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Shares of Infosys Ltd., an India-based company to which scores of U.S. corporations are outsourcing information-technology work, rose sharply last week after announcing a pact to move 1,300 jobs from Malvern-based Vanguard Group to Infosys by October.

Those Vanguard staff — or “crew,” as Vanguard calls its 18,000 workers — track five million Americans’ retirement money in 401(k) plans and other defined-contribution accounts. That work accounts for about $1.7 trillion of Vanguard’s $6.5 trillion in total customer assets. The Times of India reported the value of the deal to Infosys, with $13 billion (corrected) in annual sales, at $700 million. Chief operating officer PravinRao declared the Vanguard agreement “the largest deal in Infosys history” when he announced it Wednesday at an investor conference call.

It was a big step for Vanguard. The company already hires contractors, but in-house technology was at the heart of founder John Bogle’s vision of Vanguard as a branchless, low-cost investment alternative to Wall Street firms with their Main Street sales offices.

Focused on marketing and cost-cutting, Bogle’s successors let Vanguard tech fall behind. The company has relied for too long on dated mainframe computers and “software that is decades old,” according to a video presentation by the transferred workers’ boss, Martha King, who will also join Infosys.

She said Infosys will move record-keeping “into the cloud” of remote servers, easier to update. Transferred workers are guaranteed Vanguard benefits and no salary cuts if they remain with Infosys during the next year.

If investors cheered, the news concerned some Vanguard crew, as well as customers and investors so fond of the firm that they are known as “fans.” Founded in 1981, Infosys, along with its U.S.-, Europe-, and India-based competitors, saves clients’ money by consolidating IT work. This work starts in U.S. locations, where it reviews and update client technology, then moves to low-cost centers in countries such as India, where most of Infosys’ 240,000 employees work.


I've had some personal experienced with InfoSys people in the past few years. It was a complete and total trainwreck. Their top manager spent all his time trying to get more work rather than solving problems. Project managers were clueless. Across the board the developers we had couldn't have passed a freshman college programming course. After we dumped them most of what they "accomplished" had to be thrown away or fixed.

Just as an example of how bad the devs really were here's a slightly altered (i.e. no specifics) example of how they fixed a bug. If the variable thingy was set to the string "CaptainCrunch!#@%!" it caused a crash. Their "fix" was to literally write an if thingy == "CaptainCrunch!#@%!" statement. For those of you who are not coding literate this is something that a 10-year old might do in his first two months of teaching themselves to program. These people weren't just poor at their jobs, they were flat out incompetent and wouldn't have been able to land the most basic, entry level position in the U.S.

Republicans Preparing for Leadership Battle in Event of a Trump Loss

03 August 2020 - 01:17 PM

There could be quite the internal fight if the Republicans get wiped out in November. And there's no time like the present to begin jockeying for position if current leadership takes the fall. It would be great to watch them rip and tear at each other but if Moscow Mitch holds onto his seat I doubt they'll oust him. He's been very effective. Not at governing, of course, but very effective just the same.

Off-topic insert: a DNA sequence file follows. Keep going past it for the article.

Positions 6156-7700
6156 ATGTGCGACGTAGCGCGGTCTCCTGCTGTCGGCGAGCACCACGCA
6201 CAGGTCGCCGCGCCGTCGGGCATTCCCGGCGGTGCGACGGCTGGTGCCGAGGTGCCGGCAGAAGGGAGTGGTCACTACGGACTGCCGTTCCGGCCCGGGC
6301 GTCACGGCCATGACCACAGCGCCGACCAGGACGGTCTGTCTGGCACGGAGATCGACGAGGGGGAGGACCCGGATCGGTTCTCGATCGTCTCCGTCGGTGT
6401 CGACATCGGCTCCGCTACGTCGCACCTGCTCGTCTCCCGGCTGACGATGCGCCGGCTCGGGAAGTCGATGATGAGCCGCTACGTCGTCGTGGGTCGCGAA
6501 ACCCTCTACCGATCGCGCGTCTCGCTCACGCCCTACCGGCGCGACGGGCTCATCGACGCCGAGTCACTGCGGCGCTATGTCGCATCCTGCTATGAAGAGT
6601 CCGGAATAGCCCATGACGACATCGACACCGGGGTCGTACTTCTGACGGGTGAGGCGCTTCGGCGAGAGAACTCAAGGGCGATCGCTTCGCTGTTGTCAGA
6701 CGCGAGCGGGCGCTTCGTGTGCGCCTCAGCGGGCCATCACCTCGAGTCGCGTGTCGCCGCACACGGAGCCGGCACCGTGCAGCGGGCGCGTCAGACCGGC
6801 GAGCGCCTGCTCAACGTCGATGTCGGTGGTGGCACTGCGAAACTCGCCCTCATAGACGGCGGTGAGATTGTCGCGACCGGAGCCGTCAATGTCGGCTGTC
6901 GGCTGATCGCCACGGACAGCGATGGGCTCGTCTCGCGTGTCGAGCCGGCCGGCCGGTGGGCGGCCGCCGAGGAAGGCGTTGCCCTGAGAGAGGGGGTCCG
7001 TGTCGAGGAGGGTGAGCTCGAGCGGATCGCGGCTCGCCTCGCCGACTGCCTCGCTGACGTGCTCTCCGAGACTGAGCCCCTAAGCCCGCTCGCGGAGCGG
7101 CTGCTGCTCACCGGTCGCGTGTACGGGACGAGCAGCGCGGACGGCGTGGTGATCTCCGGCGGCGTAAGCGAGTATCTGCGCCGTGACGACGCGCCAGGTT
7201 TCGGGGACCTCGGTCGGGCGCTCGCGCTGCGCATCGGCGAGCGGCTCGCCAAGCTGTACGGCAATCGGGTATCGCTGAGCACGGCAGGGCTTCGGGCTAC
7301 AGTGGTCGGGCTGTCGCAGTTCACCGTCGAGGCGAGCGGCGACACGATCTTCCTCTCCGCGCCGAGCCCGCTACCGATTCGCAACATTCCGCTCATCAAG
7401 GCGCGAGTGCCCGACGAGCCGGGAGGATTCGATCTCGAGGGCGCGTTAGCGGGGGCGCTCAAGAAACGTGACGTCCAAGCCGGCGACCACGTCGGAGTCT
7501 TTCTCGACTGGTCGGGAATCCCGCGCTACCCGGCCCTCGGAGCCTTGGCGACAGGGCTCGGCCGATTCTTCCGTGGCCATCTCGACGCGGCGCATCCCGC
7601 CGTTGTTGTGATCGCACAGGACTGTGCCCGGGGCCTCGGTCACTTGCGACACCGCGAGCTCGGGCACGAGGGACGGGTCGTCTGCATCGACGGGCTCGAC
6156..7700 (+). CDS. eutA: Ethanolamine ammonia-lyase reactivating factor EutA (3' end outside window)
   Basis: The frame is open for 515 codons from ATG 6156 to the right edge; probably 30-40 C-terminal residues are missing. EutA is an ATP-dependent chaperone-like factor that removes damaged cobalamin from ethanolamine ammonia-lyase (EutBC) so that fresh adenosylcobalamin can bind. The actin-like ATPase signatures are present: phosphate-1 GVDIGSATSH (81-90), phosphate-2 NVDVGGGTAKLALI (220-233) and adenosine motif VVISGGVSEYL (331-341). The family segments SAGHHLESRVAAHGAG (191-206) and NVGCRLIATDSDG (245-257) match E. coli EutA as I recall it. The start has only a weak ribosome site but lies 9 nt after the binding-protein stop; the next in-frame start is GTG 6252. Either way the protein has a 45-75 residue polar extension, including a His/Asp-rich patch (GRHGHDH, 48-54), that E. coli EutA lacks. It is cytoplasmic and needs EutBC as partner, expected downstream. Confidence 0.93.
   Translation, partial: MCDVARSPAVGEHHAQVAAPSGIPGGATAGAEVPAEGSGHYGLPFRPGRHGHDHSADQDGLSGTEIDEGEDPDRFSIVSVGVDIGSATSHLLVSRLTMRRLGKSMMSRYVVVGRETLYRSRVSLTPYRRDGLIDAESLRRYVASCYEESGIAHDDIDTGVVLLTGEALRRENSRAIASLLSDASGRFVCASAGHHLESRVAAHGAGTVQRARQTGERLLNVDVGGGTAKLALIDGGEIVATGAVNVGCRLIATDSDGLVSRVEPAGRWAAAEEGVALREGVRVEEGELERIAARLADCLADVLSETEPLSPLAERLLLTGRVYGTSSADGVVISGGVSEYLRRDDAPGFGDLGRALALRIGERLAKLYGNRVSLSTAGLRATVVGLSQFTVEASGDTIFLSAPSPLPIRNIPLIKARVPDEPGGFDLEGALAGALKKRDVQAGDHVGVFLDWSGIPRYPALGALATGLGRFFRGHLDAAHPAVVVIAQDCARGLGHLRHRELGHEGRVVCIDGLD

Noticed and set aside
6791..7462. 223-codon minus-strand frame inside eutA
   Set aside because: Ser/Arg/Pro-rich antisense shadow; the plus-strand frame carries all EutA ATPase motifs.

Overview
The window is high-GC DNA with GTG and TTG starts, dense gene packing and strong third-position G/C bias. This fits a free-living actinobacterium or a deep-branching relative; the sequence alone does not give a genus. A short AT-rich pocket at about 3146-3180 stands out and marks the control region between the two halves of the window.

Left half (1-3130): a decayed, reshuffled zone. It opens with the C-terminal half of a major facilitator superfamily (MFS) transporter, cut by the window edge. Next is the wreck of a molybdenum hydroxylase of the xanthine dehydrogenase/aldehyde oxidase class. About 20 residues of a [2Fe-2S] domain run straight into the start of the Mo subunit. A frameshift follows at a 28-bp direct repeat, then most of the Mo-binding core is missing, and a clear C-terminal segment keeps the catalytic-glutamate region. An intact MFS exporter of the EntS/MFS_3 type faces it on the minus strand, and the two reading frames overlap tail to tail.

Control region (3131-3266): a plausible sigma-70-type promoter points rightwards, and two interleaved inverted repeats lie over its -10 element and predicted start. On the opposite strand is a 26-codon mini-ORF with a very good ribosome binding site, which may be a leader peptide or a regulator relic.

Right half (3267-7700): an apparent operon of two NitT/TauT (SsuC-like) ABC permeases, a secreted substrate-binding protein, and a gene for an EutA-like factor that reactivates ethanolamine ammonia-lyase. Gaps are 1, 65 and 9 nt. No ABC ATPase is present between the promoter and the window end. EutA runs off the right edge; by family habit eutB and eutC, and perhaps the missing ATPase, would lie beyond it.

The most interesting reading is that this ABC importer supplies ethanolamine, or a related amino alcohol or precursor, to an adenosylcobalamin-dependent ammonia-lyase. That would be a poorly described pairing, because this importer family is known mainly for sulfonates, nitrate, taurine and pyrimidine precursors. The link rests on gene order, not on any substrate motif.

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The maneuvering for power in a possible post-Trump world has already broken out among House Republicans — a worrisome preview for the GOP of potentially chaotic leadership fights this fall.

The party’s long-simmering divides were largely papered over after Donald Trump won the White House in 2016. But members expect the truce among the GOP’s warring factions to crumble if Trump’s presidency ends, and the current leadership could face the fallout.

How that will shake out for Minority Leader Kevin McCarthy, Minority Whip Steve Scalise and GOP Conference Chairwoman Liz Cheney is not completely certain. But according to interviews with over a dozen Republican lawmakers and aides, there’s a growing sense that if Trump loses the White House — and the GOP fails to make meaningful gains in the House — the fight for the future of the party will play out in challenges across leadership.

“If Trump loses, there’s gonna be a mad scramble if we’re in the minority,” said one Republican lawmaker, who was granted anonymity to speak more freely. “There’s people seeing this as an opportunity. … I think it’s gonna be a real fight.”

The early feuding that has already erupted inside the House GOP is being fueled by Trump’s dismal poll numbers and growing fears that Republicans could sink even further into the House minority, underscoring the anxiety in the GOP conference just three months before the election.

Several sources familiar with the party’s internal dynamics cautioned that any potential effort to push out the top Republican leaders might be difficult. Only a simple majority is needed to secure a leadership post in the House minority, and the caucus does not contain a deep bench of potential challengers. There are also positions lower down that could become competitive and offer an outlet for ambitious Republicans, from head of the House GOP’s campaign arm to an open slot as vice conference chair.

But Trump loyalists and more establishment-type conservatives are already trying to stake out ground ahead of the elections: During a recent private GOP conference meeting first reported by POLITICO, some of Trump’s fiercest allies unloaded on Cheney for not being loyal enough to the president and said she’ll be to blame if Trump and the GOP stumble in November.

The infighting then spilled into public view, with Rep. Matt Gaetz (R-Fla.) calling on Cheney — the highest-ranking Republican woman — to be removed from her position as conference chair.